Why scriptwriters should avoid using the Hero’s Journey.

**Warning – this post contains many spoilers for the movie Wanted which was released in 2008.  Read at your own risk.

At the beginning of a writing course, a student is encouraged to study Joseph Campbell’s The Hero with a Thousand Faces.  In it he postulates the existence of the mono myth and from that concludes that most, if not all, stories break down into the Hero’s Journey.  Christopher Vogler went further than that in his The Writer’s Journey, a bible for screenwriters which has produced many of the top selling movie scripts of all time.  I’ve heard George Lucas used the Hero’s Journey to write Star Wars (almost step for step) and the scriptwriting software Contour even provides you with a breakdown of certain movies that also use this formula.

It works, which is why people use it.  Again and again and again.  Which brings me to my rant today.  As an Australian, I, along with many of my countrymen (and women – country people just sounded weird), have watched in envy over the past few years at the wonder that is Netflix.  We salivated at the thought of thousands of television episodes available at the touch of a button, no ads, and no trying to pick up a show half way through a season because you missed the starting date.  When Netflix announced they were coming to Australia, I think the shout of joy was heard around the world, and when I found out that my internet service provider was offering a 6 month free trial of Netflix with their new unlimited package, I was sold.  And so were 1.4 million other Australians.  We haven’t adapted to something so quickly since Pirate Bay started.

So in the following orgy of television watching I have come across quite a few shows that Netflix deemed would interest me.  I chortled through Arrested Development, marvelled at Daredevil, and have watched several action movies that i missed at the cinema.  Or so I thought.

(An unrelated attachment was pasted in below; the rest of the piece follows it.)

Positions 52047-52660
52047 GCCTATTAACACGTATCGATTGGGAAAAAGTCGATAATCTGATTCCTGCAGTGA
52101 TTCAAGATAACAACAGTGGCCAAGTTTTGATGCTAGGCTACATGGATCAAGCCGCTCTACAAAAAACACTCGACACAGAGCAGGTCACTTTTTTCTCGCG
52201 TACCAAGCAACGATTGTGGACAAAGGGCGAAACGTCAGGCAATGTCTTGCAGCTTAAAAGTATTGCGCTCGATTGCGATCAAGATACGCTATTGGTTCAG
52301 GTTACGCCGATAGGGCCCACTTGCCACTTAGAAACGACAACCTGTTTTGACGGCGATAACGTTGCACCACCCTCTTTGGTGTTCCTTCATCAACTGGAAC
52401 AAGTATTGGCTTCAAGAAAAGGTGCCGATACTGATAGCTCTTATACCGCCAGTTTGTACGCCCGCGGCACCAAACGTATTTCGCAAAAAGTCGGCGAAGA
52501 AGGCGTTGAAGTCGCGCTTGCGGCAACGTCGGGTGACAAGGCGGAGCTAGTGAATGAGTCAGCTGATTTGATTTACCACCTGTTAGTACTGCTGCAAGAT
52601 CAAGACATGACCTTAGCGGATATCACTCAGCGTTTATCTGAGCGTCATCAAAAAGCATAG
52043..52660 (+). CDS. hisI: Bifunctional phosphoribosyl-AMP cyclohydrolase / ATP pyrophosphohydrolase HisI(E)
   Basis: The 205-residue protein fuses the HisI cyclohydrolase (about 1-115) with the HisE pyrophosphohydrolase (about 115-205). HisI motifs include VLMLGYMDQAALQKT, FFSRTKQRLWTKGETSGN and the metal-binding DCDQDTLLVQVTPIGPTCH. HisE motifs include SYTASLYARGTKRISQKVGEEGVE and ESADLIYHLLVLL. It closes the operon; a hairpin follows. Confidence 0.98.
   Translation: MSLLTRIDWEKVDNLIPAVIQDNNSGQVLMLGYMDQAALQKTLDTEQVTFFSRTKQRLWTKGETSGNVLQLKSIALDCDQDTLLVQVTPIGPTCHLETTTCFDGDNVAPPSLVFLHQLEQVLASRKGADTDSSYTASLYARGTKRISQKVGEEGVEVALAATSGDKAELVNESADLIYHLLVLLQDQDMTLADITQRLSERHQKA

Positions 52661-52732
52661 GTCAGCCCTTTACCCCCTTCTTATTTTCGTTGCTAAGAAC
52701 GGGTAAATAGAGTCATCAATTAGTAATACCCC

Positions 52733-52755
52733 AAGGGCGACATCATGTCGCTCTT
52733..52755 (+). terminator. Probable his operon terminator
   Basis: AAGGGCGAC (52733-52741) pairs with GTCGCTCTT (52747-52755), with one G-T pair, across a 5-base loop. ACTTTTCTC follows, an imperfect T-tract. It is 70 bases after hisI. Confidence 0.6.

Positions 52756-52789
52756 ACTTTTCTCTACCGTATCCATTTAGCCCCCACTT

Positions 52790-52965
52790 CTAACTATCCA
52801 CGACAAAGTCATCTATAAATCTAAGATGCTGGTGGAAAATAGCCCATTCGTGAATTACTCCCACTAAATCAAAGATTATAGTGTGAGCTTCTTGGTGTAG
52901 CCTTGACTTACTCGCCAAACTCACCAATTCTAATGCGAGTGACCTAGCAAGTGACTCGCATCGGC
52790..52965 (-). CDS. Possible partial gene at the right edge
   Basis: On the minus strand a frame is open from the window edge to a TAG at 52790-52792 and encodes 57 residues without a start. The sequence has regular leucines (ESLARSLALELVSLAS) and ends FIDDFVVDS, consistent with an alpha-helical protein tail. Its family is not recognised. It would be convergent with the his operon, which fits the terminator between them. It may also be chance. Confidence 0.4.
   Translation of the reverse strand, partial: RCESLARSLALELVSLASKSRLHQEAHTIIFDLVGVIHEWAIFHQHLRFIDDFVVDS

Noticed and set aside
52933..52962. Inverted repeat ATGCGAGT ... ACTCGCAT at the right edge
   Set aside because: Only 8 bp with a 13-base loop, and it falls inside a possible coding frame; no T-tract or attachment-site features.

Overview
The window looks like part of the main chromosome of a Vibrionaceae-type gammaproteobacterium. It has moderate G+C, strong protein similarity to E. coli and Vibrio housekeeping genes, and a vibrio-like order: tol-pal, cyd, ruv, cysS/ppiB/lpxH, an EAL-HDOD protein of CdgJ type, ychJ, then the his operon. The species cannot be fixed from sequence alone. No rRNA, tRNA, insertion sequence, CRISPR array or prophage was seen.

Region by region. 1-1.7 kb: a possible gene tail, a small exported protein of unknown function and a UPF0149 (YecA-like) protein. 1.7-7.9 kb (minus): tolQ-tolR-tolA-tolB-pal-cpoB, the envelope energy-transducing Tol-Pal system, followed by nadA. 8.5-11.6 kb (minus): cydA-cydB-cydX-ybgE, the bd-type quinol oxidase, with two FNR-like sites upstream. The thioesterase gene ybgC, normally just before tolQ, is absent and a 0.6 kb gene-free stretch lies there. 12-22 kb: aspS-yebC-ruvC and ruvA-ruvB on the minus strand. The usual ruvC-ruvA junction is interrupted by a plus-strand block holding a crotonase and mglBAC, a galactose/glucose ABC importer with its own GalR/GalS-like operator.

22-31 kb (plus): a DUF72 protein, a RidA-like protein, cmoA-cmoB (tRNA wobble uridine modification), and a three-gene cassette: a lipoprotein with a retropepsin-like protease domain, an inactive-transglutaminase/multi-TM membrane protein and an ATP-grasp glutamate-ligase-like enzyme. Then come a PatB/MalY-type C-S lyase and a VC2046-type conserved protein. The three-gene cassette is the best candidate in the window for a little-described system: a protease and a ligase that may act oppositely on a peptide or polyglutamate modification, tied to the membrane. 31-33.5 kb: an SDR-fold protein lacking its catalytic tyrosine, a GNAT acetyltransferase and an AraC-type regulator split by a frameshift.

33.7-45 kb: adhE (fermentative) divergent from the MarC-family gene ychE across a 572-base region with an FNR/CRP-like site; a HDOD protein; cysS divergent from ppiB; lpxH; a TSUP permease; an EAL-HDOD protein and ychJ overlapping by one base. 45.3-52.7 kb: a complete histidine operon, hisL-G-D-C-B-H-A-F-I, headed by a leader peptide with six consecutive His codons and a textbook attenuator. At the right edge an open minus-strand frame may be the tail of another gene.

That brings me to Wanted.  Angelina Jolie, James Macavoy, Morgan Freeman.  Stellar actors in an action movie, what more could you want?  It was only as I was about half way through the movie that I realised I’d already seen it.  This has happened to me before, but usually it was forgettable telemovies or old tv shows, not kickbutt genre movies where bullets curve around corners and men fly through the air while shooting.  Why would I forget this one?  What was it about this movie that made my brain put it in the category of don’t bother remembering this one?  It isn’t particularly bad, although the levels of suspended disbelief are astronomical (did you see that flippy car bit?), and while the acting isn’t Oscar worthy, it is certainly not Plan 9 from Outer Space bad, or even Razzie bad.

My guess is part of what makes this movie forgettable is that, aside from the weird stunts, there are no real surprises.  This movie follows the Hero’s Journey from beginning to end.  Our hero, Wesley Gibson (James Macavoy), is an office drone who is bullied by his boss, knows his friend is fucking his girlfriend, takes anxiety pills to calm panic attacks and cannot find any mention of himself on Google (apparently the ultimate sign you are a nobody is even Google can’t find you).  This, in Campbell’s book, is known as the Ordinary Everyday Life, phase one of the Hero’s Journey.

The film then progresses to phase two, the Call to Adventure, when hapless Wesley is caught up in a gun fight where he finds out he is the target, and is then taken on one of the craziest car chases I’ve ever seen (and yet, I did not even remember this).  He is brought to the lair of the Fraternity (fairly unoriginal name for a group of assassins, plus there are women in the group too so it doesn’t make a lot of sense) by his rescuer, Fox (Angelina Jolie) who explains that he is being hunted by the man who just killed his father.  Sloan (Morgan Freeman) tells him he must shoot the wings off the flies hovering over the bin.  When he refuses, they put a gun to his head and tell him that he doesn’t really suffer from anxiety, he is special, and then he manages to shoot those wings off.  (still with me?)